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What’s yours is mine… or is it?


‘Steal with pride’… is a phrase that I’ve heard a number of times in NHS meetings. But is that approach really acceptable? Let’s consider two definitions from the Cambridge online dictionary and then look at three case studies and assume that in each case, you are the aggrieved party. In each instance, consider if your work has been: a) stolen, b) plagiarised, c) both or d) neither…


STEALING: ‘to take something without the permission or knowledge of the owner’


PLAGIARISM: ‘the process or practice of using another person’s ideas or work and pretending that it is your own’…


CASE STUDY 1: The Director of a National Clinical Audit is giving a high profile talk in the USA and you observe via a YouTube clip that in her presentation she uses an infographic you have created that timelines the recent history of clinical audit. Mysteriously your logo has been removed and you are not referenced. However, it is clearly your work in terms of both content and execution.


CASE STUDY 2: You are looking through Twitter and spot a Clinical Audit Action Plan infographic. On further examination, you notice that this has been copied word-for-word from a document you created. Your logo and all graphics have been removed and there is no reference to your work. The Trust concerned have re-badged your work as their own and re-designed your original infographic. And your infographic looked better!


CASE STUDY 3:You become aware of a Trust that have taken your training materials and re-badged them with their own corporate logo. While your logo has not been removed, in almost all cases the Trust’s logo is now very prominent and bigger than your logo. This is work you have created and copyrighted but shared widely for others to use.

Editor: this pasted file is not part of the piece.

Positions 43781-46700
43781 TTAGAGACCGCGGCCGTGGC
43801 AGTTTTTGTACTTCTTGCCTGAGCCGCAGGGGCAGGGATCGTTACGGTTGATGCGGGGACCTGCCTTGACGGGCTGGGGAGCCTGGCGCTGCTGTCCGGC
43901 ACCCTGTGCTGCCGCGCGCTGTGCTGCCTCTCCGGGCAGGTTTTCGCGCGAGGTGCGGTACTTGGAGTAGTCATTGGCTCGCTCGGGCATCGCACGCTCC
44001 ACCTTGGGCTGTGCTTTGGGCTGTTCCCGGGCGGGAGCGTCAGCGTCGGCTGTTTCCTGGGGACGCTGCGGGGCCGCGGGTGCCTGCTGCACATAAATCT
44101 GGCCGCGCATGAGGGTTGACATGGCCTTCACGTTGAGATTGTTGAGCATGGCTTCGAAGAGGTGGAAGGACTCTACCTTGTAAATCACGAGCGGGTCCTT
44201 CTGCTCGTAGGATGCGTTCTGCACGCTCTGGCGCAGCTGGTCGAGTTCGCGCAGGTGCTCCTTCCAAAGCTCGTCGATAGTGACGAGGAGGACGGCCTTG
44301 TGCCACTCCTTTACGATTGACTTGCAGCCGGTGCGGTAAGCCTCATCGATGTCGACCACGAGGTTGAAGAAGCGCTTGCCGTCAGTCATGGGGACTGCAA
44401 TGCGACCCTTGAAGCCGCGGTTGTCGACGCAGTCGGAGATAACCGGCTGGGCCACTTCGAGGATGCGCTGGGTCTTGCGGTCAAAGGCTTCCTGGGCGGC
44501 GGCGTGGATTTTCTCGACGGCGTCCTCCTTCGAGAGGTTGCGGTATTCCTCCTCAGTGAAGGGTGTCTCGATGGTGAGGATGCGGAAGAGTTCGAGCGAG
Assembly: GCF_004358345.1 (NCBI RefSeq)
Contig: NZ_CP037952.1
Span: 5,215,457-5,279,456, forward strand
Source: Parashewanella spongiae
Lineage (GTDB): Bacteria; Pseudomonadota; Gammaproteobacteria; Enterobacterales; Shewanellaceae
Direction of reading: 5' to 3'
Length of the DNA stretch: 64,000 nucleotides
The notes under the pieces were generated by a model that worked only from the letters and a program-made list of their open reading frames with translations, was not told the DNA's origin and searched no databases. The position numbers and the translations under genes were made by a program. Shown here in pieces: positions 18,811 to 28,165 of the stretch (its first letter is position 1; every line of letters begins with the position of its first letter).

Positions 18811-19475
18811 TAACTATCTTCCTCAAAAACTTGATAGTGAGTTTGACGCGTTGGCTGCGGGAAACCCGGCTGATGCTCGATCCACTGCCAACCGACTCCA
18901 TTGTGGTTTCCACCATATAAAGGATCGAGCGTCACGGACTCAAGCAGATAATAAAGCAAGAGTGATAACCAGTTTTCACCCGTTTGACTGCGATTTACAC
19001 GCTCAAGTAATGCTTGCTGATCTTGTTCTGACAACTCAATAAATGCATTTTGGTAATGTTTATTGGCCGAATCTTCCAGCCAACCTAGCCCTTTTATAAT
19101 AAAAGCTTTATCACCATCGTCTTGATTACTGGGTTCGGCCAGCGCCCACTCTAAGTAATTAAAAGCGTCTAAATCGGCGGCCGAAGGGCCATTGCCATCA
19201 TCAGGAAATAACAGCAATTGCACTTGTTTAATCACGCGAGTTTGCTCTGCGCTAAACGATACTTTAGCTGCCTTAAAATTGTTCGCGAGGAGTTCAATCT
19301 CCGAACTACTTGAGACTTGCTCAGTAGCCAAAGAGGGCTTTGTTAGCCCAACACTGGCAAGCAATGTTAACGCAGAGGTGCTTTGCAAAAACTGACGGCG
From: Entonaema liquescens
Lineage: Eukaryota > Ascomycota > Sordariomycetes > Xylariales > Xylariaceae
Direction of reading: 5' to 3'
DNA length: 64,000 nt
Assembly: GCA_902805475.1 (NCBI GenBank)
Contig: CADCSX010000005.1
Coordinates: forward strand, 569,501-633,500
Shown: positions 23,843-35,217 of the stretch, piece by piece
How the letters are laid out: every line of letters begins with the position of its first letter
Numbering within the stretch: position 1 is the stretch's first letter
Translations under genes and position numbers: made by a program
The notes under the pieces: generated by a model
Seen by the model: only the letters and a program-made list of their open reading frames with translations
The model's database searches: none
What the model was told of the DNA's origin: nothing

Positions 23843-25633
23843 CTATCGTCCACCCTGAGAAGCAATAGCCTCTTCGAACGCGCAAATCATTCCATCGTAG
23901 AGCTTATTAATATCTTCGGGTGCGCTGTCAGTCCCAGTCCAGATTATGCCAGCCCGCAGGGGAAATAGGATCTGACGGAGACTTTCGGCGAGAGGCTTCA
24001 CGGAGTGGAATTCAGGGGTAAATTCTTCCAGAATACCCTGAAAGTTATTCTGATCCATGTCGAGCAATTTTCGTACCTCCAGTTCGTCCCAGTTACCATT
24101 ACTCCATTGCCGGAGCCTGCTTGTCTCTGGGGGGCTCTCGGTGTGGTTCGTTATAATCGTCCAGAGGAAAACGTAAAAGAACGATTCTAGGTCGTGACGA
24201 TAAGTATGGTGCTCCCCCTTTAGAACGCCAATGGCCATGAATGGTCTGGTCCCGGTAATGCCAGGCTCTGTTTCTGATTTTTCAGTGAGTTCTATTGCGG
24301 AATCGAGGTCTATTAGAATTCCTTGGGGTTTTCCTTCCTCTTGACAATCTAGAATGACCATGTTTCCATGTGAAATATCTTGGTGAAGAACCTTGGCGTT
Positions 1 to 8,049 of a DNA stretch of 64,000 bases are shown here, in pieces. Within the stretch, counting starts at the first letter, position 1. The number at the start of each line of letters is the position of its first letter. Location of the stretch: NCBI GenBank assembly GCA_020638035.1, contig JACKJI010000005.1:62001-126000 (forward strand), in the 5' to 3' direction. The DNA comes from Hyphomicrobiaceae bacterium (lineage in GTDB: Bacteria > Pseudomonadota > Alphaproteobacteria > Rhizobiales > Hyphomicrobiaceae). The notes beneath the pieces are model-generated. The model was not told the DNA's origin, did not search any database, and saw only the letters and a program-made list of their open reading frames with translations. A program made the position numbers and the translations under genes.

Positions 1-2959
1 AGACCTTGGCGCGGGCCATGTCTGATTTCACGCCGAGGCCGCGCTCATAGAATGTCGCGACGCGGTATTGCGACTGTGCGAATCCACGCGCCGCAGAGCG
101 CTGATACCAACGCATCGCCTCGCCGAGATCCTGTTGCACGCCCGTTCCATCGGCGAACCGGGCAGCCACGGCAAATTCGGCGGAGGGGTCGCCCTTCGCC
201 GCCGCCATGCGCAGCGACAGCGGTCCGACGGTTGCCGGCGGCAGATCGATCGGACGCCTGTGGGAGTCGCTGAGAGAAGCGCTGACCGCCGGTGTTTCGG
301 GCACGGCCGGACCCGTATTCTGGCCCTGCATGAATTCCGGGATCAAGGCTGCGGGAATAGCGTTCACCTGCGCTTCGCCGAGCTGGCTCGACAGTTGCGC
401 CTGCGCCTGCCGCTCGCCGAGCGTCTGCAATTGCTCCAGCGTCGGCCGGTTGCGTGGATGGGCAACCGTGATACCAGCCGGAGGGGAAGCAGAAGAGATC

To shed more light, these are all real-world scenarios that have happened to CASC over the last 12 months. We could call out those involved and mention 2 other similar recent cases, but we aren’t like that! It is very annoying especially as we know that if we did the same to the NHS then legal proceedings would almost certainly ensue. But in many ways, we take it as a compliment when people try to pass our stuff off as their own.


That said, you may be aware that CASC don’t currently have full access to the NQICAN forum. Apparently, this is because we have been told we may gain a commercial advantage, presumably from seeing what other people are talking about and sharing online! We’ve got to be honest… this is a bugbear as we always attempt to source and reference the work of others. Is this the case for all, whether they work in the NHS or outside of it? For us, it should be pretty simple… if you have worked in clinical audit then conducting the process itself teaches you to search for best practice and reference/acknowledge it. But keep a look out, because as our case studies show, not everyone follows this simple rule.


Indeed, there is a distinct possibility that what you have created is currently being ‘stolen with pride’. Hopefully you’ll catch them out… the fun bit is certainly listening to all the excuses…


Please read more from plagiarismsearch.com (where we sourced the above image for this article). Their article on why people plagiarise is excellent and is linked here.

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